Rene Bouche was born in France in 1906. His family were Czech emigrants.
A successful painter and portraitist, Bouche made significant contributions to Vogue both before, during and after World War II as a fashion illustrator and observer of fashionable society. He came late to the craft and was already in his mid-30's when he persuaded Vogue to give him a chance. In 1939, his work was used editorially in French and British Vogue, and he also produced one of the prettiest covers of the year, a milliners shop full of summers bows and flowers, ribbons and laces.
At the outbreak of war, he joined the French army, fought through until the fall of France and in early 1941 reached New York. Here his career effectively began and he was established as a regular and expected contributor to American Vogue.
In 1947, Bouche taught illustration at Parsons School of Design in New York. Parsons maintain archives of his drawings for research purposes.
Bouche illustrated the pages of Vogue throughout the 40's, 50's and early 60's, communicating the relationship between clothes and their wearers with accuracy and humour.
In 1956 Bouche sketched a young Sammy Davis Jr. for Vogue calling him "a meager sharp fellow, crammed with talent."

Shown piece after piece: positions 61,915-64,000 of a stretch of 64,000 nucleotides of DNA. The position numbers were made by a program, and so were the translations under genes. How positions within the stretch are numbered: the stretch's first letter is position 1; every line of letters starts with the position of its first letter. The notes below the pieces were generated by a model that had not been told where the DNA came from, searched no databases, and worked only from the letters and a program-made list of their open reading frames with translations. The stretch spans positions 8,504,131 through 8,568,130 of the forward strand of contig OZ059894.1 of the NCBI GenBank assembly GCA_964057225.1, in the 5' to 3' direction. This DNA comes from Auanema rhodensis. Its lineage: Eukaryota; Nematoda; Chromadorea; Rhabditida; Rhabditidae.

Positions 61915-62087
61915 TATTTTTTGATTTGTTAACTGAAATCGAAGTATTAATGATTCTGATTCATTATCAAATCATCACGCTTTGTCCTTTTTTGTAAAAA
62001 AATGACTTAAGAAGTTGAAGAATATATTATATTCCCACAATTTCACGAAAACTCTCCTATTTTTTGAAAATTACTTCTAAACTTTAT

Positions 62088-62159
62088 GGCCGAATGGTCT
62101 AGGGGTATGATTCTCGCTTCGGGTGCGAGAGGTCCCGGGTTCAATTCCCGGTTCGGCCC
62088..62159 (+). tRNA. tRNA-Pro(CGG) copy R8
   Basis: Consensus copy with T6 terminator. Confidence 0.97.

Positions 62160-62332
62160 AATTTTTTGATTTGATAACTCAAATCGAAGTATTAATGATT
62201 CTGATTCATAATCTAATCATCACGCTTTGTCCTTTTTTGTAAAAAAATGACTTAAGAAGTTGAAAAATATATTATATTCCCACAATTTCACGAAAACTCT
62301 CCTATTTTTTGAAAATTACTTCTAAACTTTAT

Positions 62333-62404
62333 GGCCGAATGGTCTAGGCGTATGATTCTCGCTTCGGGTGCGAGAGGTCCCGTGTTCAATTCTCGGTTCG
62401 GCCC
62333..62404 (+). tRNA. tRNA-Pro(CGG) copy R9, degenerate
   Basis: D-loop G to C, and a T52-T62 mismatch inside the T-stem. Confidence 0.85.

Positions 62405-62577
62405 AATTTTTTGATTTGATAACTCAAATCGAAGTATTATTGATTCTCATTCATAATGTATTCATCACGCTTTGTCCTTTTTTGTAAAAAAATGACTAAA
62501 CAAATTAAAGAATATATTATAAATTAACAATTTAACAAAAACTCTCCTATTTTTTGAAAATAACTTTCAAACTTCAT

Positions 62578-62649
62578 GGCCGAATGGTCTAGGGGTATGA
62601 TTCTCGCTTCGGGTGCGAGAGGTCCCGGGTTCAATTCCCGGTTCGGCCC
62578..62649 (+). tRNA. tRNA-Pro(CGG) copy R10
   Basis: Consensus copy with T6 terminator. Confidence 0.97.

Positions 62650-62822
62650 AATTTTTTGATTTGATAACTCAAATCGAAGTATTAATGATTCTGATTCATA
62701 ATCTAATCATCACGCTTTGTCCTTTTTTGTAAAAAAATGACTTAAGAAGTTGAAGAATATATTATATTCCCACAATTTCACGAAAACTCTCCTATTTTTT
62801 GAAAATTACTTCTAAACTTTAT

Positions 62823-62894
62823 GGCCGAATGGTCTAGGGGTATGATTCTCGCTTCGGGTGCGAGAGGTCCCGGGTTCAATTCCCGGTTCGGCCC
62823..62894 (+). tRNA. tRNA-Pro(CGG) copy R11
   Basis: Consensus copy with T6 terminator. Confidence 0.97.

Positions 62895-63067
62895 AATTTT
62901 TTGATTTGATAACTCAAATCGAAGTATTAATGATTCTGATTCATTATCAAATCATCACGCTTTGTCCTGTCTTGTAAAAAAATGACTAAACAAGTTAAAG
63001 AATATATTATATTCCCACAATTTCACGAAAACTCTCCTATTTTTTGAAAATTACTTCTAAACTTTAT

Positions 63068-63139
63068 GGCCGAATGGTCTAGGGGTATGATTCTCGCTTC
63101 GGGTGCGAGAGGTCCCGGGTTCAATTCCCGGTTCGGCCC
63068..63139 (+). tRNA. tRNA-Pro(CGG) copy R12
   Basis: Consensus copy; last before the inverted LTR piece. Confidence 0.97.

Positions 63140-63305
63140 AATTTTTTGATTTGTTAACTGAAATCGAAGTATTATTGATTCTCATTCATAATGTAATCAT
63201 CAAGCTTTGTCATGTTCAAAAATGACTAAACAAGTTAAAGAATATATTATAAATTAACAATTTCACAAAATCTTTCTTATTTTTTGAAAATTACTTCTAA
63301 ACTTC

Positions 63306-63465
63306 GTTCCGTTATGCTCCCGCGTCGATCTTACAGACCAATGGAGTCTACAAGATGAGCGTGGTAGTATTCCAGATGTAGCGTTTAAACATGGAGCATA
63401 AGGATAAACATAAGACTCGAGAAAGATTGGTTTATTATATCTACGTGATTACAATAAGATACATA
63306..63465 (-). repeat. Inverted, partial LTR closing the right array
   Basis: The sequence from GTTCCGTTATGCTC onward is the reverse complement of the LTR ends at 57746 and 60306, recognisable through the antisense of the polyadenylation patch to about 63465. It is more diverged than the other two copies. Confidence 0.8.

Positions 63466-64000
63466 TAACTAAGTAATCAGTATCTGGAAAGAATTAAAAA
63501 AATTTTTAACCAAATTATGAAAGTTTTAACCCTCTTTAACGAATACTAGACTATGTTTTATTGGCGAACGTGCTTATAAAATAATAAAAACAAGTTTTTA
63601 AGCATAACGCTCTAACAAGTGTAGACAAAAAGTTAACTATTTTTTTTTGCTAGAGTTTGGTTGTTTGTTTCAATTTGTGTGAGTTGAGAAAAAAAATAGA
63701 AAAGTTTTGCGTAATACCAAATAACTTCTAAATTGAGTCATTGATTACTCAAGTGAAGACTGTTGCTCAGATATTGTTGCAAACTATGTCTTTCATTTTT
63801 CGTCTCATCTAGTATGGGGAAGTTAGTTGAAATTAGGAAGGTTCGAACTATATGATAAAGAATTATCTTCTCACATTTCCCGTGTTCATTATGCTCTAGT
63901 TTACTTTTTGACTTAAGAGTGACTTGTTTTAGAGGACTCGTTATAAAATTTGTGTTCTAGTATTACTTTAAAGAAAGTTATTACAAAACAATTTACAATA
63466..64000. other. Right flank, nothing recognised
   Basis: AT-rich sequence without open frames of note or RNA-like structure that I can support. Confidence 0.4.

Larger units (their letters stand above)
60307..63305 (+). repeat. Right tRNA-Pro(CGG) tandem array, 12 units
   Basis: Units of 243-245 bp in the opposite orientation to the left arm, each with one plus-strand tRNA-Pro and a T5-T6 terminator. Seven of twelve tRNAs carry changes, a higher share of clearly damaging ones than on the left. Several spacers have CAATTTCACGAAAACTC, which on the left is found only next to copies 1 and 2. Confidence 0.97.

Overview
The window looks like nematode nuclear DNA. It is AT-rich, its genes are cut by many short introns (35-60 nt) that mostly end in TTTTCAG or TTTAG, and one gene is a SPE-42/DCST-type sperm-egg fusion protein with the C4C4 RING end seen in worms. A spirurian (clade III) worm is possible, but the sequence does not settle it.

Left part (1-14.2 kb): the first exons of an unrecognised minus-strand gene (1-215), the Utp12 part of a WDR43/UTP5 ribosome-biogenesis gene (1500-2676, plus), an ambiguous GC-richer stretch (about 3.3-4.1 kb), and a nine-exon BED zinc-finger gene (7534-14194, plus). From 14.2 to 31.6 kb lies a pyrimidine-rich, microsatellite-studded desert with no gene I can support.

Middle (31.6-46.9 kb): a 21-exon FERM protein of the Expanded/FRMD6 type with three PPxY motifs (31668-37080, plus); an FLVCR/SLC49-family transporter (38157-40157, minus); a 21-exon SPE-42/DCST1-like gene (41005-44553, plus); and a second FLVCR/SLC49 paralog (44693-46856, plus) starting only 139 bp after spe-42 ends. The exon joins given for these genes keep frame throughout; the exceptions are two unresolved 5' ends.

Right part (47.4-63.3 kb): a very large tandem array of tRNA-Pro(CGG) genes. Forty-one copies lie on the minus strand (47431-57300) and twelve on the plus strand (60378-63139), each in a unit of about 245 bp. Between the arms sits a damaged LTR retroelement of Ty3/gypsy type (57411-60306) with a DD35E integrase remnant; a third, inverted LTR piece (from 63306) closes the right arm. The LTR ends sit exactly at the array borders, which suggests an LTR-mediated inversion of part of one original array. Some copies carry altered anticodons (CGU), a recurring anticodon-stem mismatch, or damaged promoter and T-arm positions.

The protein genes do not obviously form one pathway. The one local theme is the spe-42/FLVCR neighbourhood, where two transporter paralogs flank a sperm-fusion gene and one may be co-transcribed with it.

He went to Japan in 1957 and in the detailed feature shown below, sketched the two hour make up ritual of Geisha girls in Kyoto. There has always been a place in Vogue for exotic travel tales like this.
By 1958, Rene Bouche commanded the field at Vogue but he lived on for a bare five years to enjoy his seniority.
In April 1962 TIME magazine put on the cover, a beautiful painting that Rene Bouche had made of Sophia Loren.
At the early age of 57, Bouche died suddenly in England in July 1963. Vogue published his obituary written by William S. Lieberman, Curator of Prints and Drawings at the Museum of Modern Art in New York. He said "Bouche in his narrow field developed superbly and became a master of social portraiture."
Bouche's death seems to have marked the moment when Vogue's heart set itself against drawings to illustrate fashion. After his death, no further fashion drawings appeared in American Vogue that year, or indeed for a long time afterwards.
Initially his work was black and white, firmly and accurately drawn, and frequently spread across a double page of Vogue. He gave powerful and memorable images, especially when allowed the luxury of a sequence of colour plates to indulge his colourful and romantic images. He worked in pen and ink or crayon, skillfully blending the character of the dress with that of the wearer. His drawings of women were elegant, vibrant and often amusing. He was able to vary his style to produce a less defined, more abstract form.